New Inter boss Luciano Spalletti refused to be drawn on speculation surrounding the futures of star duo Ivan Perisic and Mauro Icardi during his unveiling as the club's new manager.
Croatia international Perisic has been heavily linked with a move to Manchester United while Icardi's prolific performances have been tempered by a fractious relationship with the Inter ultras, amid suggestions the burden of captaincy is too much for the 24-year-old.
However, while Spalletti confirmed Icardi will remain Inter captain during his tenure at San Siro, he insisted now was not the time to discuss talk surrounding the striker and Perisic.
"I'll avoid answering on Icardi and Perisic for now," Spalletti said. "There are strong players at Inter but they have to get into the team mechanism.
"It must be the team that works. I want all the players who are able to donate something to their team-mates with their quality.
"Icard is captain. He'll need to show the right kind of behaviour as well as footballing ability."
Replacing Stefano Pioli at the Inter helm, Spalletti says he wants a team that measures up to the club's rich history but concedes there is plenty of work to be done to reach that level.
Spalletti led Roma to second place in Serie A last season, but by contrast, Inter languished in seventh after a season of upheaval that began with Roberto Mancini departing on the eve of the campaign to herald Frank de Boer's ill-fated tenure.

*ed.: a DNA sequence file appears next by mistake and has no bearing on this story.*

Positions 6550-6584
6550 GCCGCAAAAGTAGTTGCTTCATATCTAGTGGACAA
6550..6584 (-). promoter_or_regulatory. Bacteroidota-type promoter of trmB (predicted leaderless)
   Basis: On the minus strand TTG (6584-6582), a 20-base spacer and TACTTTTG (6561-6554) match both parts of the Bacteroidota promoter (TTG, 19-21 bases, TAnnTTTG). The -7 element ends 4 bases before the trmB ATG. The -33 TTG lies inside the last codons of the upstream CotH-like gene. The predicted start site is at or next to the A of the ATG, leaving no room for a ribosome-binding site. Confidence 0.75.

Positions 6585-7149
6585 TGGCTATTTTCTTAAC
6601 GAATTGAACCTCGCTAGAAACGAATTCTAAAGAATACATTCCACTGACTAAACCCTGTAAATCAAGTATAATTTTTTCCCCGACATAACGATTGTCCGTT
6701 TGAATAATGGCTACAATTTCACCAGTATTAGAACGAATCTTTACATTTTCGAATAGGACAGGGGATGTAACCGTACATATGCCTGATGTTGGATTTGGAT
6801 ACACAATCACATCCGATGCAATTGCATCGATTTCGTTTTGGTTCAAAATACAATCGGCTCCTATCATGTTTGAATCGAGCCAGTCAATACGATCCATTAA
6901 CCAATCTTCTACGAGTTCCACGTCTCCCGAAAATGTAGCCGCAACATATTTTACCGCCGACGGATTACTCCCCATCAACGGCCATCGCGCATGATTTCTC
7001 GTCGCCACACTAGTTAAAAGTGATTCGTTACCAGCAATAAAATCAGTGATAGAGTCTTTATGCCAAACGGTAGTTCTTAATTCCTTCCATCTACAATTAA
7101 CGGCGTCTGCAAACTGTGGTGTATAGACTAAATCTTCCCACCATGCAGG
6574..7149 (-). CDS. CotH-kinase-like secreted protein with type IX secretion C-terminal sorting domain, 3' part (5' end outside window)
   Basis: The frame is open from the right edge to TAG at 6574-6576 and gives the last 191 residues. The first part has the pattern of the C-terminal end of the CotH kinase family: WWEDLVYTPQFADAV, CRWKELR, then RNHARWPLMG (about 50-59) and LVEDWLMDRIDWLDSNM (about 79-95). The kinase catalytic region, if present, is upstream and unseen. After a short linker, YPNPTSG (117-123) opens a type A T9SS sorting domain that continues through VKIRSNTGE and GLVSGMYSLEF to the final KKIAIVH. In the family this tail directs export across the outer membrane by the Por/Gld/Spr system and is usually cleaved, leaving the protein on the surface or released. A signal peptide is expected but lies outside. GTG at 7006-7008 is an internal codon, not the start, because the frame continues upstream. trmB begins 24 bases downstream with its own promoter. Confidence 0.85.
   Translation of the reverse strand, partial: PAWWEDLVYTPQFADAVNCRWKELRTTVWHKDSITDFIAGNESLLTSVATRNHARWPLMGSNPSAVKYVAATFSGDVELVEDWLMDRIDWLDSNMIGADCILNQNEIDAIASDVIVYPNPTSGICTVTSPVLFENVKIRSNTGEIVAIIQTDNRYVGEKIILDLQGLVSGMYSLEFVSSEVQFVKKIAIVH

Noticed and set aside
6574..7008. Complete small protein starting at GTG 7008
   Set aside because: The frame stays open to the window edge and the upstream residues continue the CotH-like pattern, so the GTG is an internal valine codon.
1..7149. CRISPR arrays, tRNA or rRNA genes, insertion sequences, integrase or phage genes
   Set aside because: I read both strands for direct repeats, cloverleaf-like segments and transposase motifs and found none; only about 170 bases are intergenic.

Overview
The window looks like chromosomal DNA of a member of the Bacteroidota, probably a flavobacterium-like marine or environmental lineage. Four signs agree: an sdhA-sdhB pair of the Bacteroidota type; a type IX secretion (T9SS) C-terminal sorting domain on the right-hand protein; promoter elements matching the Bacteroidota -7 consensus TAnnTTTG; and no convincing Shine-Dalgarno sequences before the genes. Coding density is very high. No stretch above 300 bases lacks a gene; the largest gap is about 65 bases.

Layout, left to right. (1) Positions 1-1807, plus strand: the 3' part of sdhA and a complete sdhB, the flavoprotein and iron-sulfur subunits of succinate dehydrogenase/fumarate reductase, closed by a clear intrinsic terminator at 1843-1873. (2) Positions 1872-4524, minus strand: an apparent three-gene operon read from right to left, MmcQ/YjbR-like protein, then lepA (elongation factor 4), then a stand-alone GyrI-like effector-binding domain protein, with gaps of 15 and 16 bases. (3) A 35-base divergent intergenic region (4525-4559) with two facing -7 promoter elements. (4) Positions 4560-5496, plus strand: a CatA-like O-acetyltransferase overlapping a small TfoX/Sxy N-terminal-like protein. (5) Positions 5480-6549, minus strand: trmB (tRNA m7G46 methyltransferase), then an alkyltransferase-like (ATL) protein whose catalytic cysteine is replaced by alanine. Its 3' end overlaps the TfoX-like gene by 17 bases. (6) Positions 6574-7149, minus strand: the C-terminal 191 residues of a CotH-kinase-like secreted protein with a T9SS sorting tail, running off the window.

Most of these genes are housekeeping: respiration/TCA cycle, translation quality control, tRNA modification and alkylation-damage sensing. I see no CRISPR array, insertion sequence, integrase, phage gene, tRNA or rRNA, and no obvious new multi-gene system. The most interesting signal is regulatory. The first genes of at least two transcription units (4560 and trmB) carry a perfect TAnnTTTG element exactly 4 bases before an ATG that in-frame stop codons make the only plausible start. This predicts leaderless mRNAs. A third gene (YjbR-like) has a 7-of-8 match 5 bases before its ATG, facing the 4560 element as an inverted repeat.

The Milan club are without European football next term but retain lofty ambitions under the ownership of the Suning Commerce Group.
Antonio Conte and Diego Simeone were among the names linked to the post before Spalletti emerged as a more realistic frontrunner and the 58-year-old is well aware of the task at hand.
"We need to bring Inter back to where their history tells us they should be," he continued.
"I ask my players to have faith in me; I'll back them 100 per cent in every situation. We need them to recognise the shirt they're wearing, know how much this shirt weighs and give a strong impression right away of what the team must do on the pitch.
"What becomes apparent when you meet people is that everyone is wondering how you can have Inter out of the cups over the years, it is like a scandal.
"It seemed like this to me from the outside as well. I wanted to participate in this difficult period and then have an important and correct reaction.
"I am not smarter than the other coaches who came before me but I'm different. I work my way because I trust it."
This confidence extends to his preferred formation, with Spalletti confirming Inter would operate with a 4-2-3-1 system this season.
He added: "I'll gain a bit of experience here but, as long as the pitch measurements don't change, 4-2-3-1 is a complete formation to bring good performances out of the team, allowing those attacking qualities that decide results to come out."